AP&S adapts metal lift-off process for LED production
The company's metal lift-off process is a single wafer spin process, that is said to offer a number of important benefits. These include good solvent performance, without impact on substrate and structures; the use of DMSO (dimethyl sulphoxide), an EH&S uncritical substance (EU & US); and an optimised process time with an positive impact to the overall throughput
Common wet chemical lift-off processes work with batch immersion or spray application, which often cause critical residues and x-contamination, such as metal flakes. Another widely used lift-off technology is based on the single wafer spin clean, which requires mandatory pre-soak and high temperature for solvents.
Another disadvantage of these technologies is the use of chemicals like NMP (n-methyl-2-pyrolidone) or Acetone. NMP is an EH&S critical substance, which causes severe irritation at skin, eye area as well as in respiratory system and carries the risk to damage fertility and harm unborn child. Acetone is highly flammable and residues after processing with acetone represent a well-known problem.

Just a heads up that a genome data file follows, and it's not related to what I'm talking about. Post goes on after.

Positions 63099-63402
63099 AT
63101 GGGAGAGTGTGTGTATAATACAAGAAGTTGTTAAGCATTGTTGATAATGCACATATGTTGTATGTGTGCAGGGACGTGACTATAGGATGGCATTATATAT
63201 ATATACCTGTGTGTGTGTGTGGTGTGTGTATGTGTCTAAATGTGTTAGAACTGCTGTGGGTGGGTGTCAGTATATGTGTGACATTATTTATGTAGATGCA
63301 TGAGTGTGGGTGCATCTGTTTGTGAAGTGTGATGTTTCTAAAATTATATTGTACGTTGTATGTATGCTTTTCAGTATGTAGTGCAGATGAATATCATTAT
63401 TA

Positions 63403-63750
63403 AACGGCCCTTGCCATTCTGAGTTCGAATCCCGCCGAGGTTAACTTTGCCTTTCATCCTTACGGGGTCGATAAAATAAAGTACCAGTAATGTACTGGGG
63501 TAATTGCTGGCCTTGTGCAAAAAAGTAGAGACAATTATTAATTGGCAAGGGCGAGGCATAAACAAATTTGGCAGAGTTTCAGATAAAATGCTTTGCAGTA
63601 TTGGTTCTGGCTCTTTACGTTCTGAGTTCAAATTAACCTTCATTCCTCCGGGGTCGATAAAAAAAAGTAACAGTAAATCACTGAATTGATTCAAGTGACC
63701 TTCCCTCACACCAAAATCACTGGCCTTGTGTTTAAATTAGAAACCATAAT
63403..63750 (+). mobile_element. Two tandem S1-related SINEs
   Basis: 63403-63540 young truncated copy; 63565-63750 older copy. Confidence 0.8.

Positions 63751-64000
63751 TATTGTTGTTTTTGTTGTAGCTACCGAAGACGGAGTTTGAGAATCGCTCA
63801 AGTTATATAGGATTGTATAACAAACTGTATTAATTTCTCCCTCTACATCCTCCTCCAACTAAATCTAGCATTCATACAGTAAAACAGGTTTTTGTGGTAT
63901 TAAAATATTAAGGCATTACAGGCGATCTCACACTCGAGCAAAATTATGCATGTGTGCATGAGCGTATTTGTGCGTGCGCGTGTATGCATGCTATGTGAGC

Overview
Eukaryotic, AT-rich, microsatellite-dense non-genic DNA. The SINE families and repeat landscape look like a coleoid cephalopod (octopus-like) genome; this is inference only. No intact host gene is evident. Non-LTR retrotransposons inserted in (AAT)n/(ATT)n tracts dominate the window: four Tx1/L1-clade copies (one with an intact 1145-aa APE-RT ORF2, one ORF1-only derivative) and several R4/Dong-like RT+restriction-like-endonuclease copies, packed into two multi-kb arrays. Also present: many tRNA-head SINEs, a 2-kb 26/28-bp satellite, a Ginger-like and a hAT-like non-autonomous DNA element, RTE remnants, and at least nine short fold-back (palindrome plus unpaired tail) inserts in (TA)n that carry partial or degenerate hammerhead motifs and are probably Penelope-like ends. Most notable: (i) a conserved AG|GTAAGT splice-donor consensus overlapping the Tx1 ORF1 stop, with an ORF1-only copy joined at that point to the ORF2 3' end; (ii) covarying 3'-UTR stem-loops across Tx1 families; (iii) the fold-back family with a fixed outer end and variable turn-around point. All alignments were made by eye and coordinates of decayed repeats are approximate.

AP&S says that by using DMSO at elevated temperatures combined with Megasonic agitation, its metal lift-off process offers high safety for workers, environment and equipment and it guarantees a constant solvent performance over an extended period. The process also guarantees damage free lift-off for sensitive applications and sensitive substrates.
There are no residues left on the substrate after processing and DMSO substance itself is easy to rinse off with DI water or lower solvent. For the AP&S customers it means low chemical consumption, cost reduction in the production chain and enhanced process capability.
The AP&S lift-off solution is available for all types of metal layers, alloys and further protection layers used in the semiconductor industry.
Companies can test the metal lift-off process in the AP&S demo centre, an in-house application laboratory at the company's headquarters in Donaueschingen, Germany.